I landed in Iceland at 7:00am after a restless flight, so I was tired and a little bit crabby when I found the Grayline Bus that would take me into Reykjavik. But, by the time it arrived into the main station (just outside the city) the surrounding scenery had roused me out of my half-conscious; my first impression of the impressively beautiful country did not disappoint.
The main station was very close to where I was staying, in an AirBnB. I had to walk along a highway to get there and cross into a neighborhood that housed the apartment where I would be staying, Mount Esja looming behind me the whole walk. My hosts very graciously allowed me to drop off my bags well before check in time, and then, going above and beyond their hosting duties, drove me downtown so that I could start exploring.
My host, Hulda, pointed out where I would catch the bus back to their apartment and dropped me off at one end of the pedestrian walkway, where I started walking with no real direction in mind. The streets in Reykjavik are pretty easy to navigate once you get the hang of it, and most of the shops and restaurants are on two main strips. Because it was so early when I arrived, not many places were open quite yet, so I strolled and window shopped.
Café Paris was one of the few places that were open, so I jumped at the chance for some breakfast and went in. It was a seat yourself kind of place so I sat and ordered a latte and a croissant with ham and cheese and jam when prompted. The café, turned bar in the evening, was cute and relaxed in the way that all European cafes seem to be. The food was good, and they served Illy espresso, which is my favorite so I was a happy camper.
From Café Paris, I walked over to the harbor to see the Harpa music hall and the Sun Voyager. This walk along the coast was so peaceful and gorgeous. I think it was at this moment, being next to the sea, walking in the sunshine that I felt like I had made it, and I was so happy to be in Iceland. The Sun Voyager, which was swamped with tourist hopping of buses to take a picture with the famous statue, had a beautiful view behind it, with the ocean in the forefront and the mountains beyond.
Back towards the downtown area was the Kolaportid Flea Market, which is only open on the weekends. The market was certainly interesting to walk through, though I didn’t buy anything. It’s funny how the kitschy gifts and antiques differ from country to country. This market has a little bit of everything, from the itchy wool lopapeysa sweaters to books and records to antiques to classic Icelandic cuisine. It was a lively place to be, with locals and tourists alike browsing through the stalls.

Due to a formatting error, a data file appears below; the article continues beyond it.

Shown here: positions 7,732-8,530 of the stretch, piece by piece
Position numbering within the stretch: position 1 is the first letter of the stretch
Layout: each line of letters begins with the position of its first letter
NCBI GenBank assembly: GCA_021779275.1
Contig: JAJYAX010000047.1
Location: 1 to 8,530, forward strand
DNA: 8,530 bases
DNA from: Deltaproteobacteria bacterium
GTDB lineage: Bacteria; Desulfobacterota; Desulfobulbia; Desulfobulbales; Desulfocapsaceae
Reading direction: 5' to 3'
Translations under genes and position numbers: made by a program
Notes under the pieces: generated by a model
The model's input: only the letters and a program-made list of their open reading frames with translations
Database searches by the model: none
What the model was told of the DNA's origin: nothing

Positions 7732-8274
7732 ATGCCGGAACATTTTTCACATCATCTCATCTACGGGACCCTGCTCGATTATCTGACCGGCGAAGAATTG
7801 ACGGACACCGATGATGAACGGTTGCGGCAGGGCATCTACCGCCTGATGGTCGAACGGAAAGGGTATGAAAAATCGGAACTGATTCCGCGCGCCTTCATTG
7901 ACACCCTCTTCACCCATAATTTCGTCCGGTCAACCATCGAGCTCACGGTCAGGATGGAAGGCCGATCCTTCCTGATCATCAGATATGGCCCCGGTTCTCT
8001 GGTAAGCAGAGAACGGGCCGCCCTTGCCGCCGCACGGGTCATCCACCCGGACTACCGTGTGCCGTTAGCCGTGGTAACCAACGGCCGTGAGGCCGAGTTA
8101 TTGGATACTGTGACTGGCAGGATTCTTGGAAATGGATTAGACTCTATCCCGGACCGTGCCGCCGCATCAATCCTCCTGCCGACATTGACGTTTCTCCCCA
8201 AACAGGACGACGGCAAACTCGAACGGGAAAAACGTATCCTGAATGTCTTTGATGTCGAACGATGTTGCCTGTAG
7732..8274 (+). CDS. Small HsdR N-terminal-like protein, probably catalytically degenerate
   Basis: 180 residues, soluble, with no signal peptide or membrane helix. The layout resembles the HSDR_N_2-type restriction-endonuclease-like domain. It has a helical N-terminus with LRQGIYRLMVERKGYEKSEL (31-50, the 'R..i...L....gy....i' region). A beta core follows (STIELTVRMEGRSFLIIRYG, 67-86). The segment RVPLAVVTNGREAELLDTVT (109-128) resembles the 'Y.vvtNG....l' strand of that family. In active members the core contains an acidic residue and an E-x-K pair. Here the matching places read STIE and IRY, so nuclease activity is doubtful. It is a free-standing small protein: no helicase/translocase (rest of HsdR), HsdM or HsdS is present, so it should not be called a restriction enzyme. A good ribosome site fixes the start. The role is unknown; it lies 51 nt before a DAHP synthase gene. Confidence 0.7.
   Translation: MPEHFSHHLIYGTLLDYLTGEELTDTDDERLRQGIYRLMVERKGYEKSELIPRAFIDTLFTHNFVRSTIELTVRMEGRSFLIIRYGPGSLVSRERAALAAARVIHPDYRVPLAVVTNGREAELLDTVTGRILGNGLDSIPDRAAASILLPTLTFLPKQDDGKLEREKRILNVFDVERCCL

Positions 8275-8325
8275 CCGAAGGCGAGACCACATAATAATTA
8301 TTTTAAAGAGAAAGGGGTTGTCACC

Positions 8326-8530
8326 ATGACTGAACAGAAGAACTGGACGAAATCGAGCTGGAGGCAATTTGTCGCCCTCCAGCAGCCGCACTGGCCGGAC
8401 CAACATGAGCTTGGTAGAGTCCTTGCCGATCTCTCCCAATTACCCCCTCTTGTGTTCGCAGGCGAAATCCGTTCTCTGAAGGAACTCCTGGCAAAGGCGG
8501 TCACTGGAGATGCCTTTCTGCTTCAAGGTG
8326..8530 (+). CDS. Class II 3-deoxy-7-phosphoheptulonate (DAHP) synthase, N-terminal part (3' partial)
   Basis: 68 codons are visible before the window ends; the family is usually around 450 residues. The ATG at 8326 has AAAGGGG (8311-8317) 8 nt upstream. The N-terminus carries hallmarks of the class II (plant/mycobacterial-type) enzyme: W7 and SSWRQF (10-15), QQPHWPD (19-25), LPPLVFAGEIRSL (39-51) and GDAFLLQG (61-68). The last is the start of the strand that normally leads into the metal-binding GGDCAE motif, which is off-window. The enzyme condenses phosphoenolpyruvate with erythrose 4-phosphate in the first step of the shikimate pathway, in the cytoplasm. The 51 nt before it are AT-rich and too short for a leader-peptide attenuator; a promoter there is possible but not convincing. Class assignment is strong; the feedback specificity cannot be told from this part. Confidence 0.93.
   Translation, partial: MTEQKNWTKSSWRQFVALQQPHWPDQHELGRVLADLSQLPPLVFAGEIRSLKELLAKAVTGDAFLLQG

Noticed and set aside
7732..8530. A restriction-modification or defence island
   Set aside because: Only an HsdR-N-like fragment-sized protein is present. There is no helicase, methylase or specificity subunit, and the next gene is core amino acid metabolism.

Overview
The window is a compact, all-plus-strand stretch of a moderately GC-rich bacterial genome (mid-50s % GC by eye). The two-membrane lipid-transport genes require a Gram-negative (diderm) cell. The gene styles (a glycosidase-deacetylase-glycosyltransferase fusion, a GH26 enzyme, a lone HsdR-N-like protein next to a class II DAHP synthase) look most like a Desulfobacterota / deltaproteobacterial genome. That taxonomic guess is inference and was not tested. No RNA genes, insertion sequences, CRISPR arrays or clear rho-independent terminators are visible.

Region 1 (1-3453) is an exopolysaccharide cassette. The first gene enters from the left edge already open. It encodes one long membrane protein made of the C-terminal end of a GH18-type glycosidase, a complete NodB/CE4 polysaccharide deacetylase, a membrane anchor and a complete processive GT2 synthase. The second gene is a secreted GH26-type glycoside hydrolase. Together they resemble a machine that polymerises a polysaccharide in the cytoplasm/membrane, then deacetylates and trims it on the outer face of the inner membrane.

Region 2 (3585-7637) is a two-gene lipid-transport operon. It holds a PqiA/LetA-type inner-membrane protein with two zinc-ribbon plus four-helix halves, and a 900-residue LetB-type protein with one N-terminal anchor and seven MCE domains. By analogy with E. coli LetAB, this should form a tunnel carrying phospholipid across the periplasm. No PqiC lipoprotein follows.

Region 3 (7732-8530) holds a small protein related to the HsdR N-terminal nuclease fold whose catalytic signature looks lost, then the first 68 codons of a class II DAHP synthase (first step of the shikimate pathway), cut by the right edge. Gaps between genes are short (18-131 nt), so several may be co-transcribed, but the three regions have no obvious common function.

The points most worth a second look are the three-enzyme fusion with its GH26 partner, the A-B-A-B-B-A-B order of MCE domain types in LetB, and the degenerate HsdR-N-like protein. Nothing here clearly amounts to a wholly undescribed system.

I decided to walk over to the famous church in Reykjavik, Hallgrimskirkja, to see the view from the top. The church is at the top of the pedestrian walkway. Outside, the church is architecturally beautiful, and inside it is stunning, especially the huge, gilded organ on the wall above the entry.
The ticket to go up to the top of the church is $8, and well worth it for the views. After taking a small (6 person max) elevator to the 8th floor, you have a 360 degree view of the city, which can be seen from the church windows, while standing on a step stool for a better vantage point.
Once I left the church, it started raining, which it did on and off for the rest of the day, so I dodged in and out of shops and restaurants along the pedestrian street. Many of the stores along this popular street are adorable, but very expensive so I didn’t end up purchasing anything. I did love the beautiful clothing at Geysir, the cute designs at Aurum and the charming home goods and accessories at Hrím Hönnunarhús. I popped into Svarta Kaffid, a restaurant that serves only soup in bread bowls and drinks to go with it.
This hearty meal was exactly what I needed after being out in the cold, wet weather. It was a small, cozy restaurant with Icelandic beer on tap, and I was happy to settle in for a bit to try and wait out the rain. It eventually cleared up and I headed over to the Iceland Culture House Museum which was free to enter and offered a unique look into Icelandic art and history.
It wasn’t very crowded, so I was free to take in the exhibits at a leisurely pace. The general theme was how Icelandic Artists interpret their country’s history in various mediums. I really enjoyed visiting this museum! At this point, jet lag set in hard, so I found a convenience store, where I purchased a ten ride pass for the bus (a decision I later regretted – such an unnecessary expense).
I took the bus back to my Airbnb, a 15 minute ride outside of downtown, and took it easy for the rest of the day. Reykjavik is such an easy city to fall in love with; it’s walkable, easy to navigate, and cute and colorful. After one day of exploring, I was already smitten.
Have you ever been to Reykjavik? Which city attraction was your favorite?